“This is not,” Barnstorm’s organizer tic stresses, a “punk rock festival.” Neither is it, despite the description on sponsor CKCU’s website, a “country music” festival.
But there will be punk rock. Country music too. It’s all part of a rich mix of genres courtesy of bands playing late into the rural eastern Ontario night. You’re advised to bring something to eat, something to drink, something warm to wear and some camping gear. Inhibitions are to be left in the city. Barnstorm may not be a country-music festival. But the day-long event set to take over tic’s barn – aka The Odditorium – Saturday, Sept. 14, is very much a country music festival.
That’s country as in Concession 3-4, county Stormont, Dundas and Glengarry, near Finch. This ain’t no Hog’s Back. This is live music in the country. And you’re invited to sit a spell and enjoy a sextet of local bands, including known local quantities Shannon Rose and the Thorns, The Bushpilots, The Bible All-Stars as well as up-and-comers The Bruitals, Alaskan and Jack Pine and the Fire. Meanwhile, in the ‘chill zone,’ DJs will be keeping the tunes coming throughout. The grounds will be open all afternoon for your picnicking enjoyment or a walk in the country; the live music starts in the evening – and runs ‘til late.
“It’s about getting country people to accept new music and getting city people out to the country,” is how tic explains the mission behind his ambitious event, which he launched in 1993 and has kept alive through determination and a passion for live music. This will be the 14th edition of the not-quite-annual rain-or-shine barnburner. And it promises to be a doozy.
For tic, it’s all about the music. And making the most of that barn. (“I eat in there; I sleep in there; I just love that barn.”) A true labour of love, Barnstorm is for the longtime CKCU volunteer an opportunity to see bands treated well, to welcome locals and visitors young and old to his rural oasis, and to offer to those few hundred attendees a memorable day out – complete with a raffle for a cool Marshall beer fridge.
“This is my hobby,” he says of the event that he estimates costs him around $2,000 to stage. “I don’t do sports. I don’t drink excessively. I don’t do hookers. This is what I like to spend money on. I like to do it; I like to do it right; and, I want to make the bands that play it feel special.”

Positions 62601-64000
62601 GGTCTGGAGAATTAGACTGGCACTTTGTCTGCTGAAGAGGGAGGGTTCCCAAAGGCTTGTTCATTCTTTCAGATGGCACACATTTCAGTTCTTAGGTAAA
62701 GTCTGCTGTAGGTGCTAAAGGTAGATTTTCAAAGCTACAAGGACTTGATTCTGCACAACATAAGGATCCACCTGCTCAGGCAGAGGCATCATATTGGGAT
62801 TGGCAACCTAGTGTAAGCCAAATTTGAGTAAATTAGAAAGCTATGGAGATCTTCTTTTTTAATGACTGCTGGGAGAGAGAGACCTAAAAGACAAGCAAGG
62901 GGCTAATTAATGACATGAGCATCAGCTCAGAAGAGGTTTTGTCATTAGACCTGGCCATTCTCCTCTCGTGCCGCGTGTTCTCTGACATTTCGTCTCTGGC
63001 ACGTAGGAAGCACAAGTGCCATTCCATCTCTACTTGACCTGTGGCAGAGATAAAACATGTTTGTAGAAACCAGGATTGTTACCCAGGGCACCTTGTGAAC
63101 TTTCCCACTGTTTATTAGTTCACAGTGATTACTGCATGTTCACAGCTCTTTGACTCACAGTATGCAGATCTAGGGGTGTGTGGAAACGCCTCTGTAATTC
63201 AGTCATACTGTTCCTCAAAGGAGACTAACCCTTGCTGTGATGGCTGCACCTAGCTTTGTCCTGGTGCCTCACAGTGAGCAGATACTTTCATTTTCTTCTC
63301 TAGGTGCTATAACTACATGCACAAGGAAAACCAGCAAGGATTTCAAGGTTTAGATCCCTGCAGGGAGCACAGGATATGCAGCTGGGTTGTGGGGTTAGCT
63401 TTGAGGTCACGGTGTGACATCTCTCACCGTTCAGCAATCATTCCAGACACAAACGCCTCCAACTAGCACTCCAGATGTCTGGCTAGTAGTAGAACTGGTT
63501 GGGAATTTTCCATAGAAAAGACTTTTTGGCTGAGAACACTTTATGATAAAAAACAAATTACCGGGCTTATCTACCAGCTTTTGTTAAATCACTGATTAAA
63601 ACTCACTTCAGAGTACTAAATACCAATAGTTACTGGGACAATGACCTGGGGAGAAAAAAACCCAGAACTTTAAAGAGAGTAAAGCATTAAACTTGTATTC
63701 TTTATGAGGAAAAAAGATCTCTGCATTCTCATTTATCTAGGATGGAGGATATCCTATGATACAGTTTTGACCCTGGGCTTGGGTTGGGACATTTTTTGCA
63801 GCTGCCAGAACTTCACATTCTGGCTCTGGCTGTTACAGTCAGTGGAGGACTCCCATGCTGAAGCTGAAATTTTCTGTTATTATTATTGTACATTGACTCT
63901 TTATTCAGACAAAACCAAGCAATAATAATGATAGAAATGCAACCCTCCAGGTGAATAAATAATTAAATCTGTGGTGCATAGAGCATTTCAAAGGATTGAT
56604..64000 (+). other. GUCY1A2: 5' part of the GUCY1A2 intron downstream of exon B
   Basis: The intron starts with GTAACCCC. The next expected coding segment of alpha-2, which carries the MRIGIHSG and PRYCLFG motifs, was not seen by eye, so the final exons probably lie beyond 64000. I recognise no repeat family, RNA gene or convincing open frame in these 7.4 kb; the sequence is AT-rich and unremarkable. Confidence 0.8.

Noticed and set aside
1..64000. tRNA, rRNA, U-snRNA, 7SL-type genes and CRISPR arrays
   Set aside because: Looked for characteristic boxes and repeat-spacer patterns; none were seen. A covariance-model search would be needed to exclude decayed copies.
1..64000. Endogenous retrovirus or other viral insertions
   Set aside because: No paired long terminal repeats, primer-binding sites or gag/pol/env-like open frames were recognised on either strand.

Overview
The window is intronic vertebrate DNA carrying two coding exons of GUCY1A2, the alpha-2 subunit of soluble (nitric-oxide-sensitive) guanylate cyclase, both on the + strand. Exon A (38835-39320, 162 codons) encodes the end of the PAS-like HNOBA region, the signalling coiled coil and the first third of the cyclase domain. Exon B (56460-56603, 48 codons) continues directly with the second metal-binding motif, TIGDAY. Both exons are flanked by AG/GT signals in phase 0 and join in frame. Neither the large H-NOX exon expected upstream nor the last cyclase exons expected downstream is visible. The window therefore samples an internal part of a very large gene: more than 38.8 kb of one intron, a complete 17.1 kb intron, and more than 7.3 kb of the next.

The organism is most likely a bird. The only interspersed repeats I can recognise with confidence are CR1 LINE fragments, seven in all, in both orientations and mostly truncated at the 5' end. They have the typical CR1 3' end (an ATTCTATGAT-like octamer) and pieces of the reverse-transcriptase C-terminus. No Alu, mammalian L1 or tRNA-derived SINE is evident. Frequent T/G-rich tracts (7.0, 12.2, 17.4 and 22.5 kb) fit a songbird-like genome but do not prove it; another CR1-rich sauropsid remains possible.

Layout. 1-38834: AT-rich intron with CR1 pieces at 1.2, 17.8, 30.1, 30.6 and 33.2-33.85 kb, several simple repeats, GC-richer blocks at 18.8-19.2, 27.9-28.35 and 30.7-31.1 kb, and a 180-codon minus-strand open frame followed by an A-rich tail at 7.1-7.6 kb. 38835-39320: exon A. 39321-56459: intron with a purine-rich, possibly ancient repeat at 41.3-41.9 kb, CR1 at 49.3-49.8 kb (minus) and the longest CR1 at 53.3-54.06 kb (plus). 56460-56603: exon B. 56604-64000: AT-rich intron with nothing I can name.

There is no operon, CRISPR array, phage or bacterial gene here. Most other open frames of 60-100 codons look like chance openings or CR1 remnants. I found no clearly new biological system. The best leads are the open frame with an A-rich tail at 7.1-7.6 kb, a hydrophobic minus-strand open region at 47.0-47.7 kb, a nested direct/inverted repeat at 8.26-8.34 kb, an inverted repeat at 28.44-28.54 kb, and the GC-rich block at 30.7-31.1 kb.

Part of that is providing bands with food and drink, plus a modest sum. As well, artists are treated to a professional recording of their set, on CD and DVD. Each performance will subsequently be broadcast on CKCU’s Live Revolutions program. (Broadcast the last Thursday or each month, from 4 to 5 p.m.)
Not that Bushpilots keyboardist Tom Pechloff needed to be sold on Barnstorm. He estimates he has played “seven or eight” of the previous 13 editions, with a variety of bands. For the remaining five or six, Pechloff has joined the party as an audience member.
“The vibe is great,” he enthuses. “Maybe it’s because I grew up on a farm, but any time I can get away to a setting like this I will. And everyone is there for one reason: they love music. That’s why tic puts it on, that’s why people come to listen and that’s why people come to play. So it’s a really positive attitude, really supportive.
“What struck me the first time I went was how organized it is. It is one of the best organized events I have ever played and the musicians are treated extraordinarily well. And of course the location: in a barn. And the barn – or as tick calls it, the Odditorium – isn’t your average everyday barn.”
But then, Barnstorm is not your average everyday festival. Most festivals, for one thing, do not encourage you to sleep over. (The air can get chilly, so come prepared.) Most organizers, meanwhile, do not invest in their own lasers and smoke machine.
“I want it to evolve,” tic says, as he dares to dream of adding a second day to next year’s Barnstorm, as well as expanding beyond music to showcase crafts. “I’ve wanted it to be a music festival but I also want a few surprises.”
He pauses to consider Barnstorm’s unlimited potential.
“I need a personal assistant,” he says.
Saturday, Sept. 14th
Click here for the official article. Thanks to the article by Allan Wigney and ottawatonite.com/
It’s about getting country people to accept new music and getting city people out to the country